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Tumor Immunology and Glycobiology


  • Eduardo Osinaga (MD, PhD, Head)
  • Nora Berois (MD, PhD, Associate Investigator)
  • Edgardo Berriel (MD, MSc, PhD student)
  • María Florencia Festari (MSc , PhD student)
  • Diego Touyá (MD, MSc, student)
  • Claudia Schvartzman (MSc student)
  • Cecilia Silva ( MD, MSc, student)
  • Guillermo Tramontín (Undergraduate student)




The most abundant form of O-linked glycosylation in higher eukaryotes, termed ‘‘mucin-type’’, is characterized by the covalent linkage of an α-N-acetylgalactosamine residue (GalNAc) to the hydroxyl group of Ser/Thr residues. Mucin core O-glycosylation is catalyzed by a group of UDP-GalNAc: polypeptide N-acetylgalactosaminyl-transferases (ppGalNAc-Ts) (EC. Subsequent elongation of O-linked sugar chains is achieved by the transfer of additional saccharide units, catalyzed by specific glycosyltransferases. Malignant transformation of epithelial cells is commonly associated with changes in the expression level and/or glycosylation pattern of mucins, including exposure of simple mucin-type carbohydrates, such as Tn, sialyl-Tn and TF antigens.

These determinants contribute to the phenotype and biology of cancer cells and are involved in their metastatic activity. Moreover, they are considered among the most specific cancer-associated structures, and are thus being evaluated as promising targets for tumor immunotherapy. We have recently identified some apomucins and glycosyltransferases, which are abnormally expressed in certain cancer cells. One of these enzymes, ppGalNAc-T13, is probably associated to the aggressiveness of some tumors. We investigate the molecular mechanisms underlying the regulation of the initial steps of mucin-type O-glycosylation in human cancer, and evaluate how this abnormal process influences malignant cell behavior.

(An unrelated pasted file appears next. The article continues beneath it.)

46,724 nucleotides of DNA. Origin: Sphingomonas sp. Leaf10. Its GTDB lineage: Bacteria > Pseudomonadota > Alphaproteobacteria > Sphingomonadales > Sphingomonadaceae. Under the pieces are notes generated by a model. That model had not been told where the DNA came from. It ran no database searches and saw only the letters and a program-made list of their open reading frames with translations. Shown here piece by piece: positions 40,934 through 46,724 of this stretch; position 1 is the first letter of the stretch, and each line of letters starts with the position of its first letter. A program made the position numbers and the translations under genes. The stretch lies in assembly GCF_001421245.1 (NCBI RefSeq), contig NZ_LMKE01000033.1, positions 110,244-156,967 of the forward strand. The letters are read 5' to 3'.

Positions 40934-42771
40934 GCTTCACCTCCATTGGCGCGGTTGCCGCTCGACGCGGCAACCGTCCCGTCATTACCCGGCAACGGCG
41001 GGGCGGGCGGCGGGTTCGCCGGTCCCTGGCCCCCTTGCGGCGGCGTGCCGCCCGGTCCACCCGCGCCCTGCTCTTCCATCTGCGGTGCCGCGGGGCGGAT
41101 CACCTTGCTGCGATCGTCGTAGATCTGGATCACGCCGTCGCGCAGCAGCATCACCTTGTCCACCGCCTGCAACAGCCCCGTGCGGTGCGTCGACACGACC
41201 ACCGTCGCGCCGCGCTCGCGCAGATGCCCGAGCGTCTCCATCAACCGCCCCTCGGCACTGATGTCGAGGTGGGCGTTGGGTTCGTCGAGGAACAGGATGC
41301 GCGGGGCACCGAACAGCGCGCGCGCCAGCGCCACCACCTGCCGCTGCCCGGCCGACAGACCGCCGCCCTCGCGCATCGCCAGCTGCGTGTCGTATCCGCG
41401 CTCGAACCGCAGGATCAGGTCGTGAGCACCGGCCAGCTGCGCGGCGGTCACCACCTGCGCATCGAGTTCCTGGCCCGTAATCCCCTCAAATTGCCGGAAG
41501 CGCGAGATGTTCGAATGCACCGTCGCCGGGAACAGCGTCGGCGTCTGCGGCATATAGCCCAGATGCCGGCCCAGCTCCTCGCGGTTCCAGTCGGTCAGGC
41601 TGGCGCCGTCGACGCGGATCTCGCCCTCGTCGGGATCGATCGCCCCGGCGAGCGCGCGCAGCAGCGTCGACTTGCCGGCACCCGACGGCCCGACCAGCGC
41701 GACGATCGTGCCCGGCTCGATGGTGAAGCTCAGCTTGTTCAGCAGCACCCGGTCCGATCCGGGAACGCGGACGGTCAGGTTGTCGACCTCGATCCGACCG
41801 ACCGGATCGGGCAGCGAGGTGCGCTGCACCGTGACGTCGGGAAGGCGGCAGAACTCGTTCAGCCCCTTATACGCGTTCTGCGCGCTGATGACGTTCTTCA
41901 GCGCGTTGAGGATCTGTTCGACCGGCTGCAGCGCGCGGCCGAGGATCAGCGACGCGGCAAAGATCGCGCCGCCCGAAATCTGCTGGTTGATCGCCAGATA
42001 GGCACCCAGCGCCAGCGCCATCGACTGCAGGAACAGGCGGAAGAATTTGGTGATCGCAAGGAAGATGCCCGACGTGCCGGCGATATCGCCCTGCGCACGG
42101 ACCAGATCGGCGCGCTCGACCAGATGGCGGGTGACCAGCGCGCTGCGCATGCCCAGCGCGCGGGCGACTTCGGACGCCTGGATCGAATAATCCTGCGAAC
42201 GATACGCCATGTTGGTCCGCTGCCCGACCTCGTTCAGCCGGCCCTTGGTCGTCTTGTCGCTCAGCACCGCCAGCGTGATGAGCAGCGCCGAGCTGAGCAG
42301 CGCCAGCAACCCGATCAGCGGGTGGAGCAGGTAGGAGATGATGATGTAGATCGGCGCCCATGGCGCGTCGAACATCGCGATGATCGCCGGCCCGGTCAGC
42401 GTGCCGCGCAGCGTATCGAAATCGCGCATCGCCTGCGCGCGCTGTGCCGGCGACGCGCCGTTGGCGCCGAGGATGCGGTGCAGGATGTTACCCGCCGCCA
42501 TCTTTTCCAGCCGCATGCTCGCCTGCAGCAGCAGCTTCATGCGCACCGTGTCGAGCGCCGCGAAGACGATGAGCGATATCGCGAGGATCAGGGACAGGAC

Research lines

The Tumor Immunology and Glycobiology Laboratory research is focused on:

  1. How abnormal regulation of the initial steps of mucin-type O-glycosylation in human cancer could influence malignant cell behavior. We evaluate whether the expression of GalNAc-Ts could modify cancer cell properties in vitro (susceptibility to apoptosis, clonogenicity, invasiveness, chemoresistance, etc.) and in vivo (tumor growth, metastasis). We intensify our research on the characterization of GalNAc-T isoenzymes as new tumor markers.
  2. Characterization of parasite glycoproteins which induce anti-cancer immunity. We focus on the identification, purification and characterization of these molecules from T. cruzi and E. granulosus. Therapeutic experiments are performed with different fractions (enriched and depleted in specific carbohydrates).



  1. Producción por ingeniería genética de diabodies e inmunotoxinas anti-antígeno tumoral Tn. Aplicación en imagenología molecular y tratamiento del cáncer. ANII – Fondo María Viñas. U$S 47.000, 2013-2015
  2. Grupo de Inmunología Tumoral. Proyecto Grupo I+D CSIC-UdelaR. U$S 100.000, 2011-2015.


  1. Berois N, Heard I, Fort Z, Alonso R, Sica A, Moerzinger P, Rodriguez G, Sancho-Garnier H, Osinaga E, Favre M. Prevalence of type-specific HPV infection in Uruguay (2014) Journal of Medical Virology, 86 (4), pp. 647-652. – IF: 2.217
  2. Berois N, Osinaga E. Glycobiology of neuroblastoma: Impact on tumor behavior, prognosis, and therapeutic strategies (2014) Frontiers in Oncology, 4 MAY, art. no. 114. – IF: —
  3. Libisch MG, Casás M, Chiribao M, Moreno P, Cayota A, Osinaga E, Oppezzo P, Robello C. GALNT11 as a new molecular marker in chronic lymphocytic leukemia. Gene. 2014 Jan 1;533(1):270-9. doi: 10.1016/j.gene.2013.09.052.
  4. Ikemori R, Longo Machado C, Furuzawa K, Nonogaki S, Osinaga E, Umezawa K, Carvalho MA, Verinaud L and Chammas R. Galectin-3 up-regulation in hypoxic and nutrient deprived microenvironments promotes cell survival. Plos One (2014). – IF: 3.534.